Personal Chemistry – Maisa Kantola

A foggy morning is turning into a beautiful autumn day as I find myself following Maisa’s red car on the serpentine roads of Rymättylä. We park our cars on a small footpath and Maisa hands out the necessary equipment: a mushroom knife and a basket.

Maisa is the product and marketing manager at Chemigate. She is also one of my best friends. The kind of friend that if she ever needed one of my kidneys, I would tell her to text me the recipient’s address while I look for a suitable knife.

When I ask her why we stopped right here, she replies that a thick spruce forest is a good place for finding funnel chanterelles: “Put your chanterelle specs on!” When you pick mushrooms long enough, you develop a sixth sense for them. Maisa says that she was once on a cycling trip with friends and suddenly asked everyone to stop, fully convinced that they would find chanterelles in the forest there. And they did.

This moment makes me smile – I have experienced this a few times before, but it always brings the same joy of success. This is the moment when the interviewee really lights up on the subject. The floodgates open and a few terabytes of data about the secrets of mushroom hunting move to the outbox. Maisa learned the basics from her mother. This happened despite the fact that, during her childhood in Pelkosenniemi, mushrooms were mostly considered “reindeer food”.

When I ask her why she has chosen mushrooms of all things, I get the same type of answer that I have heard from other enthusiasts: “Mushrooms are more challenging than berries, finding them is a bit like detective work. Mushrooms are closer to animals than plants. So, they are also highly suitable for carnivores.”

There are also other reasons. Maisa talks about her two complementary worlds. Mushroom hunting belongs to the down-to-earth, northern world. In this world, time loses its meaning, the basic needs of life become emphasised and it is perfectly acceptable to be introverted and withdrawn. I understand that this world includes traditions and keeping them alive. Maisa also moves smoothly in her other environment, the city world. This world is full of schedules and requires an extroverted approach. Here, the values are different. It would be too simplistic and belittling to call this world superficial because success here requires professionalism, competence and an eye for the game. Maisa has these, too.

Maisa does not really have a favourite mushroom but thinks that every edible mushroom can be developed into a dish. The penny bun gives you the best risotto, arched woodwax is good in any dish when dried, and funnel chanterelles make an excellent soup. Finding a beautiful or rare mushroom gives you a special kick.

After picking half a basketful of funnel chanterelles and getting acquainted with the woolly milkcap and slippery jack, we have to pause for a moment for a customer meeting. Nowadays, this is possible even in the middle of nowhere. After establishing connection, I tell them I am in the forest with Maisa. Everyone wants to say hello to Maisa because everyone knows her. It is one of Maisa’s superpowers in the city world: she knows everyone and everyone knows her.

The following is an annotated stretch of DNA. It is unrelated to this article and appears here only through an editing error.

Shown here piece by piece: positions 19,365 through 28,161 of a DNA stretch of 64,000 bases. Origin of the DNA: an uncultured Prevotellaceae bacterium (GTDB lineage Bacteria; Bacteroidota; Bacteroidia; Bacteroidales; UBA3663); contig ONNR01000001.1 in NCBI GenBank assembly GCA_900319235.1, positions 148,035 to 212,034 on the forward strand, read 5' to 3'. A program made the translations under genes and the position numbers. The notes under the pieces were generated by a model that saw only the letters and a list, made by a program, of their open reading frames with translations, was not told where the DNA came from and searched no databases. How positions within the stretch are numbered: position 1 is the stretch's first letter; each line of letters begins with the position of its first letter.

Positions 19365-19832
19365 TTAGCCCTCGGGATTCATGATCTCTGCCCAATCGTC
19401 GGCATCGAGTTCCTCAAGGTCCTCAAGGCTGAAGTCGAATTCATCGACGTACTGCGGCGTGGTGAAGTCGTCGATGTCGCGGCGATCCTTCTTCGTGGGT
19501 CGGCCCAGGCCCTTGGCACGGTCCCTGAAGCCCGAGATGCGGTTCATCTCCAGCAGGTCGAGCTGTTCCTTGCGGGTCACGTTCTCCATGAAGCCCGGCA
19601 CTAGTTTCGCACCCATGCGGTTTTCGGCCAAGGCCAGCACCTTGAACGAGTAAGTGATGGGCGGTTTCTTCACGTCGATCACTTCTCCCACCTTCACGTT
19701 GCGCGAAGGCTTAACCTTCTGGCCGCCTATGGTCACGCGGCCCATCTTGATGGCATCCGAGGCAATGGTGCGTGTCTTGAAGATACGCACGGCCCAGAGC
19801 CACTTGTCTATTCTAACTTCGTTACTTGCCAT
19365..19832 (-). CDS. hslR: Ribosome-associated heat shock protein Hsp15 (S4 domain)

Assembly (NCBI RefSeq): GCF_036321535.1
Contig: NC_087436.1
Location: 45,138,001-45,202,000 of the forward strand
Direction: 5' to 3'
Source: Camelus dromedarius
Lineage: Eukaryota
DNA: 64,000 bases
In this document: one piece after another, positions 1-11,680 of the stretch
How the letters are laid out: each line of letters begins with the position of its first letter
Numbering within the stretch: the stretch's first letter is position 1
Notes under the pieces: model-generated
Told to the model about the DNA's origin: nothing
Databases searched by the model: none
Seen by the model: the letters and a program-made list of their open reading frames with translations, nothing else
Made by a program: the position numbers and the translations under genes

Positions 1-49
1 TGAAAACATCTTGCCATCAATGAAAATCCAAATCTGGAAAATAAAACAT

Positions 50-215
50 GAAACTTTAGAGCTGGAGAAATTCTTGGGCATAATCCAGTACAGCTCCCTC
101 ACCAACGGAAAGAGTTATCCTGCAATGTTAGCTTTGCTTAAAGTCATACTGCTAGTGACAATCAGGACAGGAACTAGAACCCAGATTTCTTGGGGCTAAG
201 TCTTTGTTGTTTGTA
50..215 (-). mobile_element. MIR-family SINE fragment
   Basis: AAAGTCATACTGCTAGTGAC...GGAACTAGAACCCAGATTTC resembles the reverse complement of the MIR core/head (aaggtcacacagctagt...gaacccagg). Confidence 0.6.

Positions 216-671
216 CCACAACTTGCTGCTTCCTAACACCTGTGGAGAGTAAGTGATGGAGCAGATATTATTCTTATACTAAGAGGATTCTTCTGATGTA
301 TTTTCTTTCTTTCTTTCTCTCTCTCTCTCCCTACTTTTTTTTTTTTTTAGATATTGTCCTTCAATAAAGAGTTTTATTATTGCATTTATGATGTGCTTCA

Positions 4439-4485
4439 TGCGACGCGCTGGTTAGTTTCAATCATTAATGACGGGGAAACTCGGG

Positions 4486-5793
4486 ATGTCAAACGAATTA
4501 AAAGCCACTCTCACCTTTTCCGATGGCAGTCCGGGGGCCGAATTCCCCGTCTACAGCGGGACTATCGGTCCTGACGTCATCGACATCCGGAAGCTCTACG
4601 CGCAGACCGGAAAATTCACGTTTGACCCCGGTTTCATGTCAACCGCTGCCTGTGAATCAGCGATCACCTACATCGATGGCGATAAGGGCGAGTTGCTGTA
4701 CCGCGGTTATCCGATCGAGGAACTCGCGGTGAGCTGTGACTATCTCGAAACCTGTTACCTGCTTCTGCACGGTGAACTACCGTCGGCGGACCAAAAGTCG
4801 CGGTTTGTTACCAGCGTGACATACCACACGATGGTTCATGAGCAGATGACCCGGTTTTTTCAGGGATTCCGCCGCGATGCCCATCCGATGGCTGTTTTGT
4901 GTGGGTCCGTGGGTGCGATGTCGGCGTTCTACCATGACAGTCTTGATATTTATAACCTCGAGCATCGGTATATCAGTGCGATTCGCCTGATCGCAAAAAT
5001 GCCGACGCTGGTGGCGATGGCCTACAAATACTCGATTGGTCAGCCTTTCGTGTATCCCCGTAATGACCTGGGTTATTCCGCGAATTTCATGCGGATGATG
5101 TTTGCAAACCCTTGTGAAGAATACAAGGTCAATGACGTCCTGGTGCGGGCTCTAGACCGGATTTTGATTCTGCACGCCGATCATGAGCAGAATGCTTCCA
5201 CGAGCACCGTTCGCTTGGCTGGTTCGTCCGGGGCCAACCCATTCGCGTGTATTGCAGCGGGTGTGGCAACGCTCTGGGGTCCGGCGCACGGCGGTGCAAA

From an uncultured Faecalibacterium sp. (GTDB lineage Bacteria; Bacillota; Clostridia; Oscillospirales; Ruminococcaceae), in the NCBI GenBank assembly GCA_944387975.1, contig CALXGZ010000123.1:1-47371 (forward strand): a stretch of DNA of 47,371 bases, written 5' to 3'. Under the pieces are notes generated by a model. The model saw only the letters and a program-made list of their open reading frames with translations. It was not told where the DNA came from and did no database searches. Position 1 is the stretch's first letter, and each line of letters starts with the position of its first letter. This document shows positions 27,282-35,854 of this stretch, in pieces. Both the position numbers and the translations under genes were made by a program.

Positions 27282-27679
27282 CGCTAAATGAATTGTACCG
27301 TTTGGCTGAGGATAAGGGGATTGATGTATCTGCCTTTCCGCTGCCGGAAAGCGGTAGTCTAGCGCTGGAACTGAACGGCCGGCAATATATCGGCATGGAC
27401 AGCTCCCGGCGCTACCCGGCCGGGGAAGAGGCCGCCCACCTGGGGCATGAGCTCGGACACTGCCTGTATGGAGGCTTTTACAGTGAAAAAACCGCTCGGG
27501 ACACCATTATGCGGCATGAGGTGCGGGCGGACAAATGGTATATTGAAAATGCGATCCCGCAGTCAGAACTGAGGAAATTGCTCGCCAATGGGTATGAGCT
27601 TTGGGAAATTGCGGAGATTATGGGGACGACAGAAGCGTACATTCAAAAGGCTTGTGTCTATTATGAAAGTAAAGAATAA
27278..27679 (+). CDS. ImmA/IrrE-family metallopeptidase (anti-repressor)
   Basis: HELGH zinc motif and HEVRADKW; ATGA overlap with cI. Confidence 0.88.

The woolly milkcap is recognisable by its shaggy surface, reddish colour and circular patterns. 

After the negotiation, we head for new hunting grounds. Late summer has been dry in Rymättylä, and there are slightly wetter areas in Merimasku. The terrain we find promises chanterelles, sheep polypore and funnel chanterelles. As we walk in the woods, I ask Maisa about her management philosophy.

The velvet bolete turns bluish when cut. 

After a moment of reflection, she mentions enablement, motivation and the flow of information. She then speaks words that crystallise thousands and thousands of pages of management literature into one sentence: “Make sure nobody is so pissed off that they forget to do their job.” You probably cannot find an embroidery of that, but this does not diminish the strength of the message.

Another moment passes while we examine the mushrooms. I get to taste a little piece of woolly milkcap carefully. Apparently, the pungent chilli pepper taste disappears when you boil the mushroom. After this, the conversation turns to Martin, the newest member of our team. I ask what advice Maisa would give him.

“You should get to know everyone while you’re learning how to do the job. Listening is important.”

We do not find anything to take home from Merimasku. On the way back, I ask Maisa who she would like to challenge. “A little bird told me that Tarja Rintala’s skills are not limited to the workplace. I would like to hear more about her legendary handicrafts.” Well, Tarja, will you accept the challenge?

Maisa’s tips: 

  1. Beginners should start mushroom hunting with a more experienced person. Just using a phone app may cause disappointments that kill the budding interest. 
  1. The Finnish Mycological Society’s Facebook group is also a great help in identifying mushrooms. 
  1. For identification and photography, the mushrooms should be picked with roots and cut in half. Smell is also an important distinguishing characteristic. 
  1. When picking mushrooms, you should clean them in the forest. This makes it a lot easier to handle them at home and also helps to stop insect damage in time. When picking different species, keep them in their separate compartments. 
  1. There are a zillion species of mushrooms in Finnish forests. You can always learn about new species and recipes. You should not keep your focus too narrow.